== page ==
4. I'm more familiar with Chaplin and Keaton, so it was really nice to see an episode focusing on Lloyd. I recently read a book called "The Silent Clowns" that examined the styles of the major silent comedians, and if I remember correctly, it took Lloyd much, much longer than Chaplin or Keaton to develop his particular on-screen personality he is known for today: middle class, elegant, charming, with those fantastic glasses. Luckily for us, he finally found his style and gave us some wonderful films. Safely Last! is superb. I thought he did a great job building off of Arbuckle and Keaton's "high-striker" gag and making it a bit more clever. I've seen people describe Lloyd as the second "greatest" silent comedian, second only to Chaplin. If this is the case, I would think he would be more well known. As it is, I don't know anyone who even knows Lloyd is. I got my undergraduate degree in film studies a couple of years ago, and he was never even mentioned. Has he become less popular recently? The world needs to know of his talent!
  5. It was really fun to see the progression of complexity in Chaplin's gags over several years. As the gags get more sophisticated, one would think that they would grow funnier as well. However, I thought that the first and third clips (By The Sea, A Dog's Life) were funnier than the second (Tillie's Punctured Romance) due to the stronger personality Chaplin had in those clips. In both By The Sea and A Dog's Life, the tramp is very confident in his actions right before the main joke happens. In the first film, the tramp nonchalantly eats his banana and tosses the peel on the ground, complete with a sassy flip of his foot. We laugh when he slips on the peel because his confidence is thwarted. The same thing happens in A Dog's Life; after outsmarting the first cop, the tramp lifts his arms in triumphant victory, only to realize that there is a second cop he has to contend with. I think it is the little tramp's inexplicable confidence followed by a humbling gag that makes these scenes so funny, and also assures us that he can take whatever life throws him.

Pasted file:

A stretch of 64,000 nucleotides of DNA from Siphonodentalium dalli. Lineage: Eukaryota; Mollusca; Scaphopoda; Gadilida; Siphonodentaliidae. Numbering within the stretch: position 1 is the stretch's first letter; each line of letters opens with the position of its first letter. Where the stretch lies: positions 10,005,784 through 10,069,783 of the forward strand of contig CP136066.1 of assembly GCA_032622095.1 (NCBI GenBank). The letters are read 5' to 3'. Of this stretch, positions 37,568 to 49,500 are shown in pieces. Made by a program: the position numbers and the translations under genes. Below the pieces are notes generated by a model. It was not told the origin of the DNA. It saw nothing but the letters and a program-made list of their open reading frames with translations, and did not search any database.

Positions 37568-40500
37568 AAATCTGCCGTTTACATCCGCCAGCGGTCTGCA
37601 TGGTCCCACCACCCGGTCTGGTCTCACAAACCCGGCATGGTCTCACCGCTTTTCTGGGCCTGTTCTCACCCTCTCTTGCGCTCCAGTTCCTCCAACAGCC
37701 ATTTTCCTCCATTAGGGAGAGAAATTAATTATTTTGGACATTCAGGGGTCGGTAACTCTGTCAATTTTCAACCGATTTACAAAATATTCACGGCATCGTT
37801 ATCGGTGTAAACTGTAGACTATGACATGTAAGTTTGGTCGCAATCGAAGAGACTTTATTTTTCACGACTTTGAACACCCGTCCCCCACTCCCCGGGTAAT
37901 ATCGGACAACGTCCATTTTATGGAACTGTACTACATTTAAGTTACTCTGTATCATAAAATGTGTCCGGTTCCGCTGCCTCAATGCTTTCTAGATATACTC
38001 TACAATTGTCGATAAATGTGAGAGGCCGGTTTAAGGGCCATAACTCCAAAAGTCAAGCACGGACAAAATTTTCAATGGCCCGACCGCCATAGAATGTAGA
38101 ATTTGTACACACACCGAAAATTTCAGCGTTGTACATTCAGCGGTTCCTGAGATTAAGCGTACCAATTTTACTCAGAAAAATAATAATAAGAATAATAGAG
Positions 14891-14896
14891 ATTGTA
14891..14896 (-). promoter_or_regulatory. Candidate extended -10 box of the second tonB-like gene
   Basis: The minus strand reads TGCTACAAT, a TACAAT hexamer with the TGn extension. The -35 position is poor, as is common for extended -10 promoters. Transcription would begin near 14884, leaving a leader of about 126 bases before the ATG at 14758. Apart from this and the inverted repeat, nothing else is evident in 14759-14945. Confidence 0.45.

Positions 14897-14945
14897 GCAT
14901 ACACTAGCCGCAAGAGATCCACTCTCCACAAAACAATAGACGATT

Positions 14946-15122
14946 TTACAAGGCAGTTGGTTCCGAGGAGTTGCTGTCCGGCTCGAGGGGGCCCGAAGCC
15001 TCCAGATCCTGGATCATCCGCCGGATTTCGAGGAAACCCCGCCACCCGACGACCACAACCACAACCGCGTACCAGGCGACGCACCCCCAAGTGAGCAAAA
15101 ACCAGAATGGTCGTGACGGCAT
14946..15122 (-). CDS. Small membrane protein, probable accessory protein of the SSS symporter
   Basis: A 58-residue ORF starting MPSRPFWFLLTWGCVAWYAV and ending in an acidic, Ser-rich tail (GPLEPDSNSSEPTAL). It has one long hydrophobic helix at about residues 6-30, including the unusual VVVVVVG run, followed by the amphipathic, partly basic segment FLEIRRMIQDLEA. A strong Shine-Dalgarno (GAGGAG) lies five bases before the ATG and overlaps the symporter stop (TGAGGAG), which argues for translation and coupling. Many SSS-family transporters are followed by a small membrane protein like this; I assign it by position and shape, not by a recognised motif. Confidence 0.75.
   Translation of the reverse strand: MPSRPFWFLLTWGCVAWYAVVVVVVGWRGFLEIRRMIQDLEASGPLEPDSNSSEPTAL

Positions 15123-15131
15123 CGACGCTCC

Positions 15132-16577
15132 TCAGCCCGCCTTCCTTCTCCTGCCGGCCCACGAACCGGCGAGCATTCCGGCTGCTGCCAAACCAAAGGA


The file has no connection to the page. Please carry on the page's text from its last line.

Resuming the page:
6. I agree with all of the definitions (I thought they were excellent), but exaggeration and ritualistic are the most interesting to me. When I hear the word "slapstick", my mind tends to go straight to the exaggerated facial expressions in connection with some kind of violent act we see from someone like The Three Stooges. However, some of my favorite slapstick comes from Buster Keaton, who with his stone face is known for his lack of exaggerated facial expression. The exaggeration in his films is expressed more through his incredible stunts and crazy situations in which he finds himself, such as the giant boulder avalanche and the "bride" mob he has to escape in Seven Chances. It feels like his dedication to that stone face created a necessity for him to be exceedingly inventive in creating his gags. That inventiveness makes his comedy all the more appealing to me. Keaton's lack of facial expression also plays into the ritualistic aspect of slapstick, which is super interesting because it isn't even really an action, but it's something that any Keaton fan loves to see from him. The same goes with Chaplin - who doesn't love seeing him shrug his shoulders, scrunch his nose, and adjust his oversized-shoe-clad feet? I love how these rituals allow the viewer to get to know the character's personality; it makes everything they do that much funnier.